This triggers a review at Copenhagen University's Names Investigation Department and at the Ministry of Ecclesiastical Affairs, which has the final say.
So I guess - at least in Denmark - "A rose by any other name, would still be a rose" is, as they say in Washington, "not operative."
Maybe Shakespeare got it right 400 years ago, when he wrote, in "Hamlet," "Something is rotten in the state of Denmark."
If so, the Danish authorities are sure doing their darndest to make things right: they rejected the name Anus.
Here's the Times story.
Jens and Vita, but Molli? Danes Favor Common Names
If Denmark somehow morphed into the celebrity epicenter of the universe, there would be no place for the baby-naming eccentricities of the world's megastars.
Apple Paltrow Martin would be rejected as a fruit, Jett Travolta as a plane (and misspelled, to boot), Brooklyn Beckham as a place, and Rumer Willis, as, well, Danish name investigators would not even know where to begin with that one.
"Cuba is also a problem," said Michael Lerche Nielsen, assistant professor for the Department of Name Research at Copenhagen University.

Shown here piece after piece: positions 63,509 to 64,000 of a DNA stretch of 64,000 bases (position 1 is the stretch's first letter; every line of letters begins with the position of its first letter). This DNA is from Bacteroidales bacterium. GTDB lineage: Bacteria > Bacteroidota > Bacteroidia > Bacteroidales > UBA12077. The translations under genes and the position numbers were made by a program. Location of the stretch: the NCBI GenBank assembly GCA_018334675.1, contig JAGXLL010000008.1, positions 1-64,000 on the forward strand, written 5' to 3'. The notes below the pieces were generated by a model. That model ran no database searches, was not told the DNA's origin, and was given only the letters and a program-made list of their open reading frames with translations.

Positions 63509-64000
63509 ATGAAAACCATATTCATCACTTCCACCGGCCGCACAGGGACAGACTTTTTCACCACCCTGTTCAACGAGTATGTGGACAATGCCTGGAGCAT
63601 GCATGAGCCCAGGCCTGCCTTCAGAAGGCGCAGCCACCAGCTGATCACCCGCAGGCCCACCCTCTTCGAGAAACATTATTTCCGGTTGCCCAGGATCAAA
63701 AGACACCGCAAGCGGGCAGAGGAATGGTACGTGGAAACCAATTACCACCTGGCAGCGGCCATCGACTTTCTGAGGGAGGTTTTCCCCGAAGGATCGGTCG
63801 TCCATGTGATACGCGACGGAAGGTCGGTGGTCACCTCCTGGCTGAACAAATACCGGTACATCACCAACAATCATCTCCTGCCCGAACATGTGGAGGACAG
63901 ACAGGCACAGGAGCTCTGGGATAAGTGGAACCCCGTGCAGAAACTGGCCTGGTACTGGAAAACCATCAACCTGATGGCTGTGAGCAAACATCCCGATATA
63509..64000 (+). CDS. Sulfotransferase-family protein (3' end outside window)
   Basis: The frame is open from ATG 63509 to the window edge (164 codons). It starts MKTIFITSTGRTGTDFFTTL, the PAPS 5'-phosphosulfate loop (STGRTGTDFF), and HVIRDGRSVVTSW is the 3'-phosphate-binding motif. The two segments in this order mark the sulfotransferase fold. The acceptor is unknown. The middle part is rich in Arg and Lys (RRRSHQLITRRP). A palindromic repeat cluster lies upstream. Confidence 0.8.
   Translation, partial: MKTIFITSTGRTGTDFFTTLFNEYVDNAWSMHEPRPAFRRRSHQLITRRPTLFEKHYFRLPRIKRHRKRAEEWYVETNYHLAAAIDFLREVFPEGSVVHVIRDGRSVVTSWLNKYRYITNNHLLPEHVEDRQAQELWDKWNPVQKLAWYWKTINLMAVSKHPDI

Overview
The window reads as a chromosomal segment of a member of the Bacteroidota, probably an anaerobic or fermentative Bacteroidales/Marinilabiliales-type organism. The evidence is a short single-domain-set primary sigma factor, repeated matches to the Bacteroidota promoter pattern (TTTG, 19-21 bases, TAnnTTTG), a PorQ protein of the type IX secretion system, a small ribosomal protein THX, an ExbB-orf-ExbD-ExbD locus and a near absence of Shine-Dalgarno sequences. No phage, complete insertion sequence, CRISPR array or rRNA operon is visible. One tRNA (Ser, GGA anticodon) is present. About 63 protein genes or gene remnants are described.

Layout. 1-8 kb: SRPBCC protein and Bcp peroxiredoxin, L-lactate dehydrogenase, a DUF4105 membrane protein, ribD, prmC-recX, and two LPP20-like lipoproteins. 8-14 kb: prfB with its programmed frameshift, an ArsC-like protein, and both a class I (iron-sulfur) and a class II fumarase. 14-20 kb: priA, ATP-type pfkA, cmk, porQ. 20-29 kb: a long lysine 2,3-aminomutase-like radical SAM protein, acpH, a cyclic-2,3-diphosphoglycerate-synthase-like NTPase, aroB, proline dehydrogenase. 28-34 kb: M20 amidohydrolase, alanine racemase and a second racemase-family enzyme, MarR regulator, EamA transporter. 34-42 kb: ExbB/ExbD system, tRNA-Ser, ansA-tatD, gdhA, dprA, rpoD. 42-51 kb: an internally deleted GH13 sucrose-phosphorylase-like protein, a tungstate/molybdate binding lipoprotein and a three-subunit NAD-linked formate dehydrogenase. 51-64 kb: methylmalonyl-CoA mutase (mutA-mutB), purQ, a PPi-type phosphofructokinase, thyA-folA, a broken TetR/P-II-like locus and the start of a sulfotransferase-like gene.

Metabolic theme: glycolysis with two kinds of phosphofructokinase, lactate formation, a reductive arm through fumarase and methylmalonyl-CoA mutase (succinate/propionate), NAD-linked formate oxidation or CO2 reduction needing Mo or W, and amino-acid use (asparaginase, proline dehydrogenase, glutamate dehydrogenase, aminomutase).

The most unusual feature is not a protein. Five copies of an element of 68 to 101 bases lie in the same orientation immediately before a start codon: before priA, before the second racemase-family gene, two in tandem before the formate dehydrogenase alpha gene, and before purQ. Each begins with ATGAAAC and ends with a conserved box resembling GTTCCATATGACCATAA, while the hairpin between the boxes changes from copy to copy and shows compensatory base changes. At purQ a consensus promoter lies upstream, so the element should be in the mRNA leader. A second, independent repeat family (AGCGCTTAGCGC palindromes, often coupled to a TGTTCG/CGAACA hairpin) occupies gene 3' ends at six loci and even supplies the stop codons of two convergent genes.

"I have to decide: Is this a typical boy or girl name? And that's the problem with geographical names."
In Denmark, a country that embraces rules with the same gusto that Italy defies them, choosing a first and last name for a child is a serious, multitiered affair, governed by law and subject to the approval of the Ministry of Ecclesiastical Affairs and the Ministry of Family and Consumer Affairs.
At its heart, the Law on Personal Names is designed to protect Denmark's innocents - the children who are undeservedly, some would say cruelly, burdened by preposterous or silly names.
It is the state's view that children should not suffer ridicule and abuse because of their parents' lapses in judgment or their misguided attempts to be hip.
Denmark, like much of Scandinavia, prizes sameness, not uniqueness, just as it values usefulness, not frivolousness.
"You shouldn't stand out from anyone else here; you shouldn't think you are better than anyone else," said Lan Tan, a 27-year-old Danish woman of Singaporean and Malaysian descent who is trying to win approval for her daughter's name, Frida Mei Tan-Farndsen.
"It's very Scandinavian."
While other Scandinavian countries have similar laws, Denmark's is the strictest.
So strict that the Danish Ministry of Justice is proposing to relax the law to reflect today's Denmark, a place where common-law marriage is accepted, immigration is growing, and divorce is routine.